Hospitals in

Hospitals in England

Royal Free Hospital

The Royal Free Hospital is a large teaching hospital in London, England. It is an NHS hospital trust and is part of the Royal Free Hampstead NHS Trust. It is located in Hampstead, just northwest of central London. The nearest Tube stop is Belsize Park, on the Northern Line. It has been rated "Excellent" for Quality of Services and "Good" for Quality of Financial Management by the Healthcare Commission.[1] The Royal Free Hampstead NHS Trust is a member of the UCL Partners academic health science centre.
The Royal Free Hospital was founded in Gray's Inn Road, Holborn by the surgeon William Marsden (1796–1867) in 1828 to provide - as the name indicates - free care to those of little means. The royal charter was granted by Queen Victoria in 1837 after a cholera epidemic in which the hospital had extended care to many victims.
The London School of Medicine for Women, since August 1998 a part of the UCL Medical School, was the first to train female doctors in the UK.
The hospital is located on Pond Street, Hampstead, where it moved in the 1970s. It also houses part of the UCL Medical School and its associated research facilities. Significant advances in the fields of liver medicine (hepatology) and transplantation; renal disease and dialysis; haematology and haemophilia have been made at the Royal Free and the trust now treats all patients needing dialysis in north and central London. The Professorial department of liver medicine is recognized as one of the leading research units of its type in the world. It was founded by the late Prof. Dame Sheila Sherlock, DBE. Continuing its pioneering work in transplantation is Professor Peter Butler, who is hoping to do the first full face transplant in the West in 2009.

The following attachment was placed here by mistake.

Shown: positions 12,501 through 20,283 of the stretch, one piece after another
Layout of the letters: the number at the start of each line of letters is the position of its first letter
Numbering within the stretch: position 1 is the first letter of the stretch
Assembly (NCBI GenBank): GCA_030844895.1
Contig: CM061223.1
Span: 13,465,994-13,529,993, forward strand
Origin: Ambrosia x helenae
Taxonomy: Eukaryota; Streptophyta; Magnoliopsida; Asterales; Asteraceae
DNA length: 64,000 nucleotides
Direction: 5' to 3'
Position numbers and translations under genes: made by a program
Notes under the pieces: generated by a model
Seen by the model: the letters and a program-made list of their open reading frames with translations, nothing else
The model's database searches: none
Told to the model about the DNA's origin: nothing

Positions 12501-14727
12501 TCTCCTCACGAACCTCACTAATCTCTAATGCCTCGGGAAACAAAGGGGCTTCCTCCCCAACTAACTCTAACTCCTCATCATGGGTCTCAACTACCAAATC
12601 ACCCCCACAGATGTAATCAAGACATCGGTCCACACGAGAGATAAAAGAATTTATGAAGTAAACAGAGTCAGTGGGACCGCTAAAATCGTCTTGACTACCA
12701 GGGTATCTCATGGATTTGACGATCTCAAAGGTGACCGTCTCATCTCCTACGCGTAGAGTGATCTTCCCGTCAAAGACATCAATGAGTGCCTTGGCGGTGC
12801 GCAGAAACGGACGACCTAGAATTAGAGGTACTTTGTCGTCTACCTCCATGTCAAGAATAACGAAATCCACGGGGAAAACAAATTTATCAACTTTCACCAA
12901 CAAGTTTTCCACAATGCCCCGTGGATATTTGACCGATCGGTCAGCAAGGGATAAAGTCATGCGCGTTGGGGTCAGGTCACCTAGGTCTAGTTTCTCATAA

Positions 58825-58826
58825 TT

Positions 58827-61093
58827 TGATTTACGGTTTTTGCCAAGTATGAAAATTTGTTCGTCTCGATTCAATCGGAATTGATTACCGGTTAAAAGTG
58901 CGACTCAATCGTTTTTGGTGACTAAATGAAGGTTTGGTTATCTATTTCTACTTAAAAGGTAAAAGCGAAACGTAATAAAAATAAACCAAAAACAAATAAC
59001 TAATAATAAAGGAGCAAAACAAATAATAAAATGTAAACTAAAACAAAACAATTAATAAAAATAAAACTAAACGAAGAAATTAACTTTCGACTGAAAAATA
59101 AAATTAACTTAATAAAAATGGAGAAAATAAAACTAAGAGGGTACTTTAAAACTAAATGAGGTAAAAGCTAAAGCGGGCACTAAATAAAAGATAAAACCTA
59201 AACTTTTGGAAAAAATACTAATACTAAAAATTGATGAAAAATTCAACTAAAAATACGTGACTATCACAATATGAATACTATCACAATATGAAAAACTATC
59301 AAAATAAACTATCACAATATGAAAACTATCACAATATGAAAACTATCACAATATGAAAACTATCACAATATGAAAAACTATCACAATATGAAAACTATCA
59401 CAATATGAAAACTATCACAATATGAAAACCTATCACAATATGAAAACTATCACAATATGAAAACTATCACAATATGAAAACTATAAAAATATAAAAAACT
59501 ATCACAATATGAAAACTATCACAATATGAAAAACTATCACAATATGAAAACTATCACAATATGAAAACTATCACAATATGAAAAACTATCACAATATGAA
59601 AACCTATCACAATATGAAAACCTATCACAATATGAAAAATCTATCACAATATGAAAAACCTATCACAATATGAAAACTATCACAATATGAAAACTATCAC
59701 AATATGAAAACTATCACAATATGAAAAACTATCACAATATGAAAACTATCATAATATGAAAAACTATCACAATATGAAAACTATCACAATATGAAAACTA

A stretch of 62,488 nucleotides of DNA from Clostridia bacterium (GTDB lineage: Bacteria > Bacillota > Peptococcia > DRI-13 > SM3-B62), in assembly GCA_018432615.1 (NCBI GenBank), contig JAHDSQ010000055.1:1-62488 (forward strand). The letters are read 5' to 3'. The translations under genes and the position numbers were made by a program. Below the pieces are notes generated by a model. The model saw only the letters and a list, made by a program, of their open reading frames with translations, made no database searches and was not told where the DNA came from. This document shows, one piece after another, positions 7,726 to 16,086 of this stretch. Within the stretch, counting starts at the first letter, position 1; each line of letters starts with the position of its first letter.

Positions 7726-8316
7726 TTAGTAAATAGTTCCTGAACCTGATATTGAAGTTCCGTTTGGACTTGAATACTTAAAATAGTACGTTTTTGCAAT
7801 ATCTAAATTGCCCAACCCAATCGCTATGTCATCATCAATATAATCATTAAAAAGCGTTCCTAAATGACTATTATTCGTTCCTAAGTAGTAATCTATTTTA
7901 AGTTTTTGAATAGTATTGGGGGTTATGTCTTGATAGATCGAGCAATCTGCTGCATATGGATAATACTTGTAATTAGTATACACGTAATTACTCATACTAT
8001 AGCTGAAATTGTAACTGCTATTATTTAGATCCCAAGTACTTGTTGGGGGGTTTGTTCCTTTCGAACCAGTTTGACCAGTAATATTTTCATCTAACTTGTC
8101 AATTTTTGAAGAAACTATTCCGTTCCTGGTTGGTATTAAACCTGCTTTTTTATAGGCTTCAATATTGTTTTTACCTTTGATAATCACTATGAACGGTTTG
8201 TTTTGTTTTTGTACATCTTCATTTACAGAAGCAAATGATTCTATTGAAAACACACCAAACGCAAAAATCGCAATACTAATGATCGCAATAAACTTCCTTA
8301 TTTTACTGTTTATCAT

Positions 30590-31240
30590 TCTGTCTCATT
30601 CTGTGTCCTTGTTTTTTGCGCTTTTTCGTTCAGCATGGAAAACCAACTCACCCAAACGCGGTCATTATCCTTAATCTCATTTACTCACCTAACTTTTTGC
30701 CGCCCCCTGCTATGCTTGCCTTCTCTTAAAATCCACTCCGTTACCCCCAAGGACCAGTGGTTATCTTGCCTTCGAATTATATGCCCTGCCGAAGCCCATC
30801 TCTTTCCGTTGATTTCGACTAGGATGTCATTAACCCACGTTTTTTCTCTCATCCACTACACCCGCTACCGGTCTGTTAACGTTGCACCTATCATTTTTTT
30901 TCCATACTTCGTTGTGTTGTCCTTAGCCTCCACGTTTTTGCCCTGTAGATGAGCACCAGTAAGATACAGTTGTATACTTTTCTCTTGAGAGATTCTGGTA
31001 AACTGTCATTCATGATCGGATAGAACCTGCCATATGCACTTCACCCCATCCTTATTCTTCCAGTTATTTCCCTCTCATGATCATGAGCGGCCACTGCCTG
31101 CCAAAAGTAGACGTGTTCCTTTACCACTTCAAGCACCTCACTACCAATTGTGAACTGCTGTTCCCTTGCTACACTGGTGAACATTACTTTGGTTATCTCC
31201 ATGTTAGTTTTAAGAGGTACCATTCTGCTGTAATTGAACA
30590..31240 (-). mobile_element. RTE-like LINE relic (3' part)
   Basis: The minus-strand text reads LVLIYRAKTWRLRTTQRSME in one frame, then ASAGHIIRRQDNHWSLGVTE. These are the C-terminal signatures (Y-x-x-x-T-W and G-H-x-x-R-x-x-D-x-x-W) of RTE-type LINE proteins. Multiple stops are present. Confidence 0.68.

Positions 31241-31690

Royal Free Hospital viewed from Hampstead Heath
The Royal Free Hospital was the first in the UK to appoint a consultant in HIV medicine back in 1989. Dr Margaret Johnson, a specialist in thoracic medicine, has built the Royal Free Centre for HIV Medicine, which is at the forefront of treatment of HIV and AIDS. The out-patients' centre was opened in 1992 by Sir Ian McKellen and is named after actor Ian Charleson. Its garden, where patients can relax, was opened by Sir Elton John.
The Royal National Throat, Nose and Ear Hospital, located in King's Cross, London, is part of the Royal Free Hampstead NHS trust. It houses three inpatient wards (including a paediatric ward), outpatient clinics, operating theatres, a day surgery unit, and a pharmacy.

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